Mayor Blangiardi signs bill to ban sale of flavored tobacco products 

HONOLULU – Mayor Rick Blangiardi signed a bill Friday afternoon designed to prohibit the sale of flavored tobacco products within the City and County of Honolulu. Bill 46, which was passed by the Honolulu City Council earlier this month, prohibits the sale of all candy-like flavors, including bubble gum, gummy bear and POG. 

Data from the state Department of Health indicates that one in three high school students say they use e-cigarettes, with eight out of 10 saying they started with a flavored tobacco product. 

“It’s time that we tackle the youth vaping epidemic at the root of the problem and remove flavored e-cigarettes and menthol cigarettes from the shelves,” said Mayor Blangiardi. “We need a comprehensive approach to ending the youth vaping crisis and we’re proud that the City and County of Honolulu is leading the way — but we can’t do it alone. We need the state to give us back the power to regulate tobacco products so this law can go into effect.”

Currently, state law mandates that the sale of cigarettes, tobacco products and electronic smoking devices are regulated at the state level, rather than with each individual county. Bill 46 is considered a “trigger law,” meaning that it would go into effect 42 days after the state’s preemption of county ordinances on the sale of tobacco products is officially repealed or suspended.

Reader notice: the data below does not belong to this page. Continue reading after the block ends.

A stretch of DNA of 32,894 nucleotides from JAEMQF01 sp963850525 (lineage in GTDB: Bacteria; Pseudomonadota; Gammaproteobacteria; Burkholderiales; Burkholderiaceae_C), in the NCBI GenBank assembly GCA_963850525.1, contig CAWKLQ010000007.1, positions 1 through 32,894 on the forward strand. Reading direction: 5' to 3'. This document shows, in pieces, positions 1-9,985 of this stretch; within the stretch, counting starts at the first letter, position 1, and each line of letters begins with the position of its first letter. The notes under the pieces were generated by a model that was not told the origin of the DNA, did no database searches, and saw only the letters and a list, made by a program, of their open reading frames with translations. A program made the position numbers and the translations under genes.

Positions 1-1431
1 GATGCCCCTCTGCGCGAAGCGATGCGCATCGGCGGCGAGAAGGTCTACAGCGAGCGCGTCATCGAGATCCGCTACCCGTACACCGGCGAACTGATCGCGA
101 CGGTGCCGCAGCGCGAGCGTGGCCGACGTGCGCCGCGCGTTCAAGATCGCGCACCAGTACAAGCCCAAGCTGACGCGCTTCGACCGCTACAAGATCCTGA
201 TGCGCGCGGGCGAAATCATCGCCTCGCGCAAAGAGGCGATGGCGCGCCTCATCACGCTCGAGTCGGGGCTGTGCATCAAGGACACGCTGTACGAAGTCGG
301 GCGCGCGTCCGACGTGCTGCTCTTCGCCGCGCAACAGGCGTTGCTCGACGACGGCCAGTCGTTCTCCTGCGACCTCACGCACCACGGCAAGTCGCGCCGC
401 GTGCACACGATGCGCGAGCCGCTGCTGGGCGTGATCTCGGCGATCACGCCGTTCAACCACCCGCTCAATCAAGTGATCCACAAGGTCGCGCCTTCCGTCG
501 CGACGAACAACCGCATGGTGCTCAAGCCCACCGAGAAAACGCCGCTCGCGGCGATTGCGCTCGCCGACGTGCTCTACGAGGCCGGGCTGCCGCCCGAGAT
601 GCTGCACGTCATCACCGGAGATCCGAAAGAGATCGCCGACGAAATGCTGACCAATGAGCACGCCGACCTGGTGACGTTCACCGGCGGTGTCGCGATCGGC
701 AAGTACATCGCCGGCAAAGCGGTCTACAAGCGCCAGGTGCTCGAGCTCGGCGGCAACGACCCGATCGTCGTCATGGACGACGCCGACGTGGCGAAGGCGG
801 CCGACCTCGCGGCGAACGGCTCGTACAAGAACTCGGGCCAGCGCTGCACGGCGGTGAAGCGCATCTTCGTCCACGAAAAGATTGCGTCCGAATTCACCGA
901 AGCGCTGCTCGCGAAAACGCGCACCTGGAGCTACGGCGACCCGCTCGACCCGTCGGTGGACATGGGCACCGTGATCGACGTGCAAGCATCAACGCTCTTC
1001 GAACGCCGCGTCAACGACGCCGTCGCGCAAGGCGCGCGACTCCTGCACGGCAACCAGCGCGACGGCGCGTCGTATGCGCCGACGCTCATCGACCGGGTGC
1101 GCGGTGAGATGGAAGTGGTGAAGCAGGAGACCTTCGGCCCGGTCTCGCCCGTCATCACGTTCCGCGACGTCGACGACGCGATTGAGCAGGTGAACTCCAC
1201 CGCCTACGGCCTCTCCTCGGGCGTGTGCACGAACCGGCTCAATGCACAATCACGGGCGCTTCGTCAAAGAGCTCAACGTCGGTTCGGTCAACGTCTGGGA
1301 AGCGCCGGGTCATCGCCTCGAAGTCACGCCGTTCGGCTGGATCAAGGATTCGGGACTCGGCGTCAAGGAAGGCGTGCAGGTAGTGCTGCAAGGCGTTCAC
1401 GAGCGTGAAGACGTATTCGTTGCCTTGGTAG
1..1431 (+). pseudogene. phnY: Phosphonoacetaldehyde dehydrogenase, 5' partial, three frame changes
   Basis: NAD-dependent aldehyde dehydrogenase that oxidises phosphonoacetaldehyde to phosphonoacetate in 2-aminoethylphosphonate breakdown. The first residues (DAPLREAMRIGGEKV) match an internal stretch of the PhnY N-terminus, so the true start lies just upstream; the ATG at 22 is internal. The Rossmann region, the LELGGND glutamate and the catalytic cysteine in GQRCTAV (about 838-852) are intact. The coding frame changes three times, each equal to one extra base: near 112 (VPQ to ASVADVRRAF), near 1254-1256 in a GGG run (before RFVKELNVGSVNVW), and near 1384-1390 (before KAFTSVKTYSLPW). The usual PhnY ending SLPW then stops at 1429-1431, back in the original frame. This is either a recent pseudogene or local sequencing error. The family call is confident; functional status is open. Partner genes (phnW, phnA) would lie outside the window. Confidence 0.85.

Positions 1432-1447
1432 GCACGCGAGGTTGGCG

This bill, and efforts to pass similar legislation in other counties across the state, puts pressure on state lawmakers to take action. 

“This is the first step in addressing our youth vaping epidemic, and it ensures that Honolulu is ready to take action when our regulatory power is restored by the State,” said Councilmember Matt Weyer, (District 2). “Bill 46 was youth driven, and I am grateful for their leadership and hard work.” 

Several students who supported legislative efforts to pass Bill 46 attended Friday’s ceremonial signing event.

“As kids are becoming increasingly addicted and dependent on e-cigarettes, I’ve noticed how much it has taken over their daily lives,” said Samantha Lay, senior at Roosevelt High school and member of the Youth Council of the Coalition of a Tobacco-Free Hawaii. “My peers are left struggling to concentrate on their studies, have lost interest and enthusiasm to engage in extracurricular activities, and experience more difficulty in maintaining friendships.”